Democratic Schools Lessons in Powerful Education PDF/EPUB

Democratic Schools Lessons in Powerful Education ❰BOOKS❯ ⚦ Democratic Schools Lessons in Powerful Education Author Michael W. Apple – Every once in a while with the passage of time a classic book takes on even greater relevance The first edition of Democratic Schools was praised by legions of education professionals for showing how Every once in Lessons in MOBI ☆ a while with the passage of time a Democratic Schools Epub / classic book takes on even greater relevance The first edition of Democratic Schools Lessons in ePUB ✓ Schools was praised by legions of education professionals for showing how to create schools and classrooms with democratic values in mind; it was hailed for its clear eyed assessment of the important role schools continue to play in promoting democracy its traditions and its thinking Now an expanded and updated edition of Democratic Schools arrives increasingly relevant in a time of ineuitable accountability based reform standardized assessments and cookie cutter curricula Michael Apple and James Beane return to challenge reform movements such as No Child Left Behind by asserting that our schools have a vital and historic connection to the continued success of our democratic way of life Democratic Schools Second Edition shows in detail how educators can make a lasting difference by combining authentic important lessons and a consistent building or system wide focus on a critical and democratic education Apple and Beane once convene seven of America's most creative democratic educators for a powerful conversation about how to build an education that is worthy of our highest ideals The essays that made the first edition so potent are here in their entirety each followed by brand new retrospective insight from their writers educators who have proven that teachers and administrators can bring the nation's most noble values to life every day Grounded in a robust understanding of democracy education and the exigencies of our political and social systems the second edition of Democratic Schools goes beyond updating and expanding the stories of the schools it originally chronicled It adds new material including a brand new chapter from Apple and Beane that provides crucial lessons for creating and sustaining democratic schools and that once again inspires teachers administrators and educational leaders to adopt ways of framing their mission that can create and sustain our democratic way of life even in these difficult times.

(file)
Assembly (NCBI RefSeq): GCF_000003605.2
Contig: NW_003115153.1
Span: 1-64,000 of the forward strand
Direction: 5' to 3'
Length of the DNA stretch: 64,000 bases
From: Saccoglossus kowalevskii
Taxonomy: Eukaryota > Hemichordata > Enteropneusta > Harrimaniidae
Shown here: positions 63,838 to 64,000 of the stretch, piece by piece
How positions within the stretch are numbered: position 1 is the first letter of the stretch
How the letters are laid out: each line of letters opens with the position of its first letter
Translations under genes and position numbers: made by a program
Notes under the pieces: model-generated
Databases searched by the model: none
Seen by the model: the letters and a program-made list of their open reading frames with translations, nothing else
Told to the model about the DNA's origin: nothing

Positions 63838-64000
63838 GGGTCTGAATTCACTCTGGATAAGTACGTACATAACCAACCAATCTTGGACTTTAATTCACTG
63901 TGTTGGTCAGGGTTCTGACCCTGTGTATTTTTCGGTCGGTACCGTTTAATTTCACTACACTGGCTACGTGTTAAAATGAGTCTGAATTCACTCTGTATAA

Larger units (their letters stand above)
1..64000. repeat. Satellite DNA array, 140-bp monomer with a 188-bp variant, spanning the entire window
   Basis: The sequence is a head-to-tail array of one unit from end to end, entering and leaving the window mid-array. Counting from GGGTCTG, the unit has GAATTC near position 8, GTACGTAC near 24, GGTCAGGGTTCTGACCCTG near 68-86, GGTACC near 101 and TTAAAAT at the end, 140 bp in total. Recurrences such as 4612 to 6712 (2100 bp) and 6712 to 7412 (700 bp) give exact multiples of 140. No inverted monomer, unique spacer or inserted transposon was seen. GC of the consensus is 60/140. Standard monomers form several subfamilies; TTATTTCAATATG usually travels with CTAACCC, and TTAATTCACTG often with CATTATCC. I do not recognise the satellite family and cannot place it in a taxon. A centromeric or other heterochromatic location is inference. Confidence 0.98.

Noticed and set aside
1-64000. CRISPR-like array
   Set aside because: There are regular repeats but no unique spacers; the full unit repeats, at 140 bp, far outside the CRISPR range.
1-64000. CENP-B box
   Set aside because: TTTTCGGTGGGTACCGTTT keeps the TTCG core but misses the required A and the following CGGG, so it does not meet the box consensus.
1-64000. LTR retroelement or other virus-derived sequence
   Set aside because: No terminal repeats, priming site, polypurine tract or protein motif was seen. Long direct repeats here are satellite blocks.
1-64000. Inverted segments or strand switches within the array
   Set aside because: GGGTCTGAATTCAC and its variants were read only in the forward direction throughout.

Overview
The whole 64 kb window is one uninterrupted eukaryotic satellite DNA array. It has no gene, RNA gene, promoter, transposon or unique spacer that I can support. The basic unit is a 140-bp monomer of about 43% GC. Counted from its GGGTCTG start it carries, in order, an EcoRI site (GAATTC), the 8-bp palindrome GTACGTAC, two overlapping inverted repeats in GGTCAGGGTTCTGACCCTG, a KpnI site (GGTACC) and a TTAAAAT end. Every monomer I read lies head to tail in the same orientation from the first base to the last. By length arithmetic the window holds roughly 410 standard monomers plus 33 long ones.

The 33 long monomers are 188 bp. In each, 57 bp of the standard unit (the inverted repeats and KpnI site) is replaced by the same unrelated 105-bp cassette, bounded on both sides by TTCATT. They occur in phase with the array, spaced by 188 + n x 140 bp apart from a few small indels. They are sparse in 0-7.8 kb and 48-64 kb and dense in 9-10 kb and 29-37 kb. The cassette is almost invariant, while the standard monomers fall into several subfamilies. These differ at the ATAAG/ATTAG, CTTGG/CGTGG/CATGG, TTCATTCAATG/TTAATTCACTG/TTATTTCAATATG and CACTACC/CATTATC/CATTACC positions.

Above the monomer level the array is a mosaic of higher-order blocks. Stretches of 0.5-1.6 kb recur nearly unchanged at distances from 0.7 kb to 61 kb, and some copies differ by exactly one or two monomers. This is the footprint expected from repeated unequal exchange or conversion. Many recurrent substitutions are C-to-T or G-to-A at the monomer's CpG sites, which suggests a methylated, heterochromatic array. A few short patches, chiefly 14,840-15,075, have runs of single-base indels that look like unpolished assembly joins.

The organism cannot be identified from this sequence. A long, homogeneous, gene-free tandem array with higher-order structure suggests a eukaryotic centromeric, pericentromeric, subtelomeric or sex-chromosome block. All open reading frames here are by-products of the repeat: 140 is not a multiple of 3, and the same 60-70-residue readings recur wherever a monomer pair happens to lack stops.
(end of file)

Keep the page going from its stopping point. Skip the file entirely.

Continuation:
3 thoughts on “Democratic Schools Lessons in Powerful Education

  1. Chris Chris says: